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I am currently testing a scenario using Python and scapy.

When I send a packet which has a src mac of 80:CA:0E:BD:60:3B and destination mac of 82:DA:0E:BD:60:3A, the packet is sent out the specified interface.

If I then swap the src and destination macs, the packet is no longer sent.

If I then revert the macs, the original packet is also no longer sent.

Interestingly, if I wait a few minutes, the swapped mac packet is allowed through.

My python code is as follows:

from scapy.all import *

# this packet is sent
sendp(Ether(src="80:CA:0E:BD:60:3B", dst="82:DA:0E:BD:60:3A")/IP(dst="192.168.0.71",src="192.168.0.75")/UDP(sport=2152,dport=2152), iface="enp0s9")

# this packet does not get sent, until after a few mins
sendp(Ether(dst="80:CA:0E:BD:60:3B", src="82:DA:0E:BD:60:3A")/IP(dst="192.168.0.71",src="192.168.0.75")/UDP(sport=2152,dport=2152), iface="enp0s9")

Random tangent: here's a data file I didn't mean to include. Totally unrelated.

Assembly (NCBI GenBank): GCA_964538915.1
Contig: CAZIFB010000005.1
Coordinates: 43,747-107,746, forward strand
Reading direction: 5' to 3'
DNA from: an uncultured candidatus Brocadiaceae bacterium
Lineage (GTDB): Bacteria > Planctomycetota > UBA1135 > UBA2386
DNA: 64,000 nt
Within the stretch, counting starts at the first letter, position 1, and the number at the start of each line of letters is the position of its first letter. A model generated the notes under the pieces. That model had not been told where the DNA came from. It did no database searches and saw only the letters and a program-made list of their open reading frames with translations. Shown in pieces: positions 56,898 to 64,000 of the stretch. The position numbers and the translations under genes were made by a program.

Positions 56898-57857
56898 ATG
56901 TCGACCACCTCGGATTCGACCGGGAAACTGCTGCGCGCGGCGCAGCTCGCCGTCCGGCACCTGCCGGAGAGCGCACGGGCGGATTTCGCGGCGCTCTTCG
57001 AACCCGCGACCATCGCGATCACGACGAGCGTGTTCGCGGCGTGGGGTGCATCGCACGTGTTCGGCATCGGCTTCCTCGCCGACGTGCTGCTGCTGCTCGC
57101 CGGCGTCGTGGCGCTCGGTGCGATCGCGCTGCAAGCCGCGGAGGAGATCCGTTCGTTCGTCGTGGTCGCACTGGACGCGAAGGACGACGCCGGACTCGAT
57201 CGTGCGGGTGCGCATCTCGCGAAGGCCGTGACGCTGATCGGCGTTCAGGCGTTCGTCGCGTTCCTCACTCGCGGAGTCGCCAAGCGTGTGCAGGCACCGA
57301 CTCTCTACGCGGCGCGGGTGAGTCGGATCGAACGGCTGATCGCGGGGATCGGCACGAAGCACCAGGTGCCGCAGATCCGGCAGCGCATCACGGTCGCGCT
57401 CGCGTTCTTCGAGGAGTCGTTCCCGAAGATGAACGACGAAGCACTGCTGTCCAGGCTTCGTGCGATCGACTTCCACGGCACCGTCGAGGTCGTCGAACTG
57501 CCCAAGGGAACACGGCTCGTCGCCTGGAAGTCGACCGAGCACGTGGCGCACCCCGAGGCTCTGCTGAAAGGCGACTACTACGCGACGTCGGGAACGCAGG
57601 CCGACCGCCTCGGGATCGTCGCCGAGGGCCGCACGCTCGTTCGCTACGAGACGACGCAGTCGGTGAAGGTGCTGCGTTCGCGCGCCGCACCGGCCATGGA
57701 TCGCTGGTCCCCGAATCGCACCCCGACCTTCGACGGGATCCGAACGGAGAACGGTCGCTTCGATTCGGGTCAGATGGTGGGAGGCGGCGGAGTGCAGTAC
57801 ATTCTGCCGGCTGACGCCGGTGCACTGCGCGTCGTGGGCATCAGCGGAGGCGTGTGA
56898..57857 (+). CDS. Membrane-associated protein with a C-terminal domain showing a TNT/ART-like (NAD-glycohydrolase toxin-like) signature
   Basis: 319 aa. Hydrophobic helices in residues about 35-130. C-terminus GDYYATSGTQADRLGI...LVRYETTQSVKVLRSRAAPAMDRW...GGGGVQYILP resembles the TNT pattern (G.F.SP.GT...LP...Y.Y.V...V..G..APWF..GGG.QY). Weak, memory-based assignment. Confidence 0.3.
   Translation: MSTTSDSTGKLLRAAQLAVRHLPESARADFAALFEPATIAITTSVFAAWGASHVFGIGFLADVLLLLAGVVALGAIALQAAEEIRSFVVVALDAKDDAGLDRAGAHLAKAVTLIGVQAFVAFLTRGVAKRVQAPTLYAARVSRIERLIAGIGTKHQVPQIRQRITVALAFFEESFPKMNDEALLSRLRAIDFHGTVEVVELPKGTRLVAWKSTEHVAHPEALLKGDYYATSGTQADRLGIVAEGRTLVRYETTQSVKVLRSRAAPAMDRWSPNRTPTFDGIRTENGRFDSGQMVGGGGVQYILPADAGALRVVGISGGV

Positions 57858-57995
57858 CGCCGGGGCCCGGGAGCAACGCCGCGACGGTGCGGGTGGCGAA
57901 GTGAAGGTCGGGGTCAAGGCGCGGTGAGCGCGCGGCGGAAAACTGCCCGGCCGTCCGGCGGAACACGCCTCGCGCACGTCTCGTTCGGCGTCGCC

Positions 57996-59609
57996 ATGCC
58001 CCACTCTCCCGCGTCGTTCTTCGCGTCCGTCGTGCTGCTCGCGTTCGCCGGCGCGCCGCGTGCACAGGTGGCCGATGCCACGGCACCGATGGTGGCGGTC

Does Linux keep track of the source and destination mac addresses to decide whether to actually send the packet?

What appears to be happening is Linux is not sending the swapped packet because it sees that it is destined for itself based on the previous sent packet.

  • 2
    the switch is probably refusing the packet – jsotola May 17 at 1:40
  • @jsotola We did try repowering the switch (non-managed switch), but the packet was still not being seen at the target. – wei May 19 at 22:38
  • 1
    if you really want to investigate this, then use a hub between the computer and the switch .... connect another computer to the hub and monitor the network traffic using a sniffer program such as wireshark – jsotola May 20 at 0:20
  • @jsotola is hub is still a thing ? – Kiwy May 20 at 14:14

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